Many studies have shown the feasibility of contrast two-dimensional echocardiography (2DE) for myocardial perfusion imaging. 1 The technique offers several important advantages over competing techniques including its wide availability, portability, low cost, no radiation concern, and the simultaneous visualization of wall motion and perfusion. However, contrast echocardiography has not become a routine procedure both for the diagnosis and assessment of ischaemic heart disease in daily practice. There are several reasons for this: no echo contrast agent has been specially approved for myocardial perfusion imaging, there are concerns about safety and reimbursement issues. In addition, it is well recognized that 2D images of the heart do not provide accurate information on both the extent and severity of myocardial perfusion defects.
Theoretically, 3D imaging allows a more accurate assessment of the myocardial perfusion defects but its use and advantages in patients could not be explored until the development of real-time three-dimensional echocardiography (RT3DE). This technique allows to capture the entire myocardial volume during a single contrast injection, thus obviating the need of repeated injections of boluses of a contrast agent during sequential consecutive acquisition of multiple 2DE planes needed for off-line reconstruction of a volumetric data set. 2 , 3 Early studies both in animals and humans 4 have demonstrated that RT3DE provides accurate volumetric delineation of perfusion defects in close agreement with tissue-staining anatomic reference 5 and volumetric analysis of myocardial perfusion over time. Consequently, RT3DE technology has opened the door to volumetric quantification of myocardial perfusion. 6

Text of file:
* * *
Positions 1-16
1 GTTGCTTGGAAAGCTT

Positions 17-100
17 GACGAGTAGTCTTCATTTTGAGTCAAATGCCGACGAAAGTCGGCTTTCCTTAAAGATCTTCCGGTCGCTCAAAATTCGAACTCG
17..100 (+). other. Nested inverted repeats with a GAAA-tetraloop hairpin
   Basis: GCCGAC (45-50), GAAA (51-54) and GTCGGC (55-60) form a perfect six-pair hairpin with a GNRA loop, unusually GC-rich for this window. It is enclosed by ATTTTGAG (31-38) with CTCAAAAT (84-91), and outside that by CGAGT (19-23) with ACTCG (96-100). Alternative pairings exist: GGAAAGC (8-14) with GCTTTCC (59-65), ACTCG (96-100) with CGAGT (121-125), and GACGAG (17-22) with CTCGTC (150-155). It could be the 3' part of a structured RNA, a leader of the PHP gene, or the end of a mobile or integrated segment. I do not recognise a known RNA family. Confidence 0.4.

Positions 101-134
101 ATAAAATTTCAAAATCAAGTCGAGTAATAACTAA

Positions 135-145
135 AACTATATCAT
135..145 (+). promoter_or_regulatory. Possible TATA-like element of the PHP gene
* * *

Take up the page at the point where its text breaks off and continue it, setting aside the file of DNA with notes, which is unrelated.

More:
However, there are still several technological and methodological problems which must be solved before the technique will reach clinical practice. The low temporal ad spatial resolution, the presence of drop-out artifacts in the volumetric data set, and the limited size of the pyramidal volume, which does not allow imaging the whole ventricle in real-time, are currently the main technological limitations. From the methodological point of view, both defining the 3D region of interest (ROI) and determining the optimal contrast injection methodology are the most important challenges. These are subjects of active academic and industrial research. The technological limitations will most likely be overcome by technological advances.
Quantitative 2DE analysis of myocardial perfusion in a specific territory of the myocardium is based on manual tracing of ROIs in a single imaging plane, and subsequent frame-by-frame realignment of these ROIs to compensate for cardiac translation throughout the cardiac cycle. Myocardial videointensity in these ROIs is measured over time. Defining ROIs in 3D space is difficult and the realignment of 3D ROIs throughout the cardiac cycle to compensate for cardiac translation is even more challenging.